Monday, October 03, 2005

An unusual decision in custody case - New York An unusual decision in custody case

Even though this mother has previously demonstrated that she could not be expected to fully comply with her custody arrangement and that the parents have joint custody - this judge decided she could move the child out of the country provided she put up a bond guaranteeing monthly visitation.

The judge said, "Visitation with a parent is not the privilege of the parent but the right of the child. Both [the father and the boy] must have this right preserved by maximizing defendant's opportunity to maintain a positive and nurturing father-son relationship.” Which can apparently be accomplished through a monthly visit. Right.

Why not leave the child in New York and provide the mother with as liberal of a visitation schedule as she desires. Then she doesn’t have to come up with huge upfront costs, can elect to pay for her own travel expenses and the child does not have to be removed from his father and community simply since Mom’s new husband works in Canada…

Move away cases drive me crazy – if one parent wants to move there is certainly no compelling reason to keep them from doing so. However, their elective choice should not be an excuse to disrupt the parent/child relationship with their ex. If you want to move – go for it – but don’t expect to be able to take your child. Part of having children is sacrifice – you may have to sacrifice your desire to go wherever in order to support your child in the most loving and stable manner possible. Eventually the child will be old enough and out of the house where you can move wherever your little heart desires. In the meantime, deal with the fact that you have already handicapped your child by divorcing their other parent and try to do the best thing for them considering.

These remarriage move away cases are the epitome of selfish.


Jodi Ann Fischtein wanted her 11-year-old son to move to Canada with her.

But she and her ex-husband had joint custody of the boy, and the father wanted him to stay in New York.

After a 28-day trial in Central Islip, State Supreme Court Justice John Bivona made a rather novel decision.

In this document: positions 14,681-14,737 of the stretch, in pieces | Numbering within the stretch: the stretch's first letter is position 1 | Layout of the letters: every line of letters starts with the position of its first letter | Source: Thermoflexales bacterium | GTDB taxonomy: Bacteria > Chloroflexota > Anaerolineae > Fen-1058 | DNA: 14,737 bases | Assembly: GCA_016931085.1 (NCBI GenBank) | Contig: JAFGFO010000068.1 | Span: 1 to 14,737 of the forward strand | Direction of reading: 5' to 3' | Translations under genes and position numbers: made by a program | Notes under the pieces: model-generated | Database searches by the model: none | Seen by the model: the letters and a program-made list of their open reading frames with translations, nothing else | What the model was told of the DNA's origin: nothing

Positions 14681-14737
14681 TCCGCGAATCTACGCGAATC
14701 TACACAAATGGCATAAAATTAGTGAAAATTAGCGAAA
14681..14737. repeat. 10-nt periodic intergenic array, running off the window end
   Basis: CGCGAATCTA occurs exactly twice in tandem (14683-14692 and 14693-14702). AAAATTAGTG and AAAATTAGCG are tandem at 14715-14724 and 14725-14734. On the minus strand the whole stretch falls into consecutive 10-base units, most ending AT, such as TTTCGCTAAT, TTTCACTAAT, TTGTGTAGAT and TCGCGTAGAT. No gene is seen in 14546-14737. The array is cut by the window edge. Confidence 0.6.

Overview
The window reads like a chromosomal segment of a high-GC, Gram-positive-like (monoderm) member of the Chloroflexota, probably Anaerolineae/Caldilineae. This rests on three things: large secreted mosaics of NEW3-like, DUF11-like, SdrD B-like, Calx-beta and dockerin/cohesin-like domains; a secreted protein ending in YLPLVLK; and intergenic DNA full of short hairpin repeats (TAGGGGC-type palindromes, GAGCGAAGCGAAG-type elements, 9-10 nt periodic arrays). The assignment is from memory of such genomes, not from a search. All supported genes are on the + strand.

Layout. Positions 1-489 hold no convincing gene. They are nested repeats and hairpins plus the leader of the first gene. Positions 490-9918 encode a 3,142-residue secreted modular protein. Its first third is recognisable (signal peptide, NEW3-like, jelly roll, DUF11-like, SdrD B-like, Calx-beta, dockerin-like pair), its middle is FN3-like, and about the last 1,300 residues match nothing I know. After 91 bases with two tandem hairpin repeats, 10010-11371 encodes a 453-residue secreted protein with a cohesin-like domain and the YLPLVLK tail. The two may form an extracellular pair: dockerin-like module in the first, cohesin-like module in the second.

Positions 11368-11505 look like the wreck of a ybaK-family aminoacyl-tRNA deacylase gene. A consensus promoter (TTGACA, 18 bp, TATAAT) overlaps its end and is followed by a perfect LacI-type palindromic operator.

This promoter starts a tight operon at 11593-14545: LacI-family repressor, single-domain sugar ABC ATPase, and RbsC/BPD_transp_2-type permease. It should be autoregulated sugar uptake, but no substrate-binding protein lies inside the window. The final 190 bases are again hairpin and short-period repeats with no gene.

The boy could go with his mother and new stepfather, who had been commuting to New York from Toronto. But Fischtein had to put up a $60,000 bond ensuring the father's visitation at least once a month, and pay his travel and hotel expenses.

"Visitation with a parent is not the privilege of the parent but the right of the child. Both [the father and the boy] must have this right preserved by maximizing defendant's opportunity to maintain a positive and nurturing father-son relationship," Bivona wrote in the recent decision.

However, he added the mother's "past conduct does raise concern as to whether she will cooperate and abide by the order of this court." Bivona directed that Fischtein post a $60,000 bond in the escrow account of the lawyer for her ex-husband, John Andrade, until her son becomes 18.

"This is very unusual," said Friedman. "I think the judge was concerned that the relocation he was allowing was out of the country and out of U.S. jurisdiction ... and there could be problems for the father jurisdictionally if there is a proceeding for enforcement."

In requiring the bond, Bivona cited instances in which Fischtein had interfered with Andrade's access to his son since the couple's divorce last year.

"Based on past history, plaintiff has dictated terms of visitation according to her whim," the judge wrote. Despite a separation agreement and both having joint custody, "plaintiff acts unilaterally."

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Anonymous Anonymous said...

Interesting that the mother thinks she's being punished. If she behaves herself, she gets the money back, so where's the punishment?

10:55 AM  
Anonymous Anonymous said...

What your missing here is that the child had never lived with the father, ever. Not for one day. He would visit the child once a week.

4:43 PM  
Anonymous Anonymous said...

Specifics are crucial before making biased & ignorant assumptions. But objectivity is a conflict of interest when whining on the pro-father bandwagon.
Also- "move away cases" ??? - the words that evade you-"international relocation."
Divorce & custody is a sad & stressful experience for all parties since we start out with the best of intentions. But alas, the ability to evolve afterwards is crucial. Furthermore, a stabile loving environment, an existing family unit and the best interest of the child were key factors. Knowledge is power.

1:16 AM  

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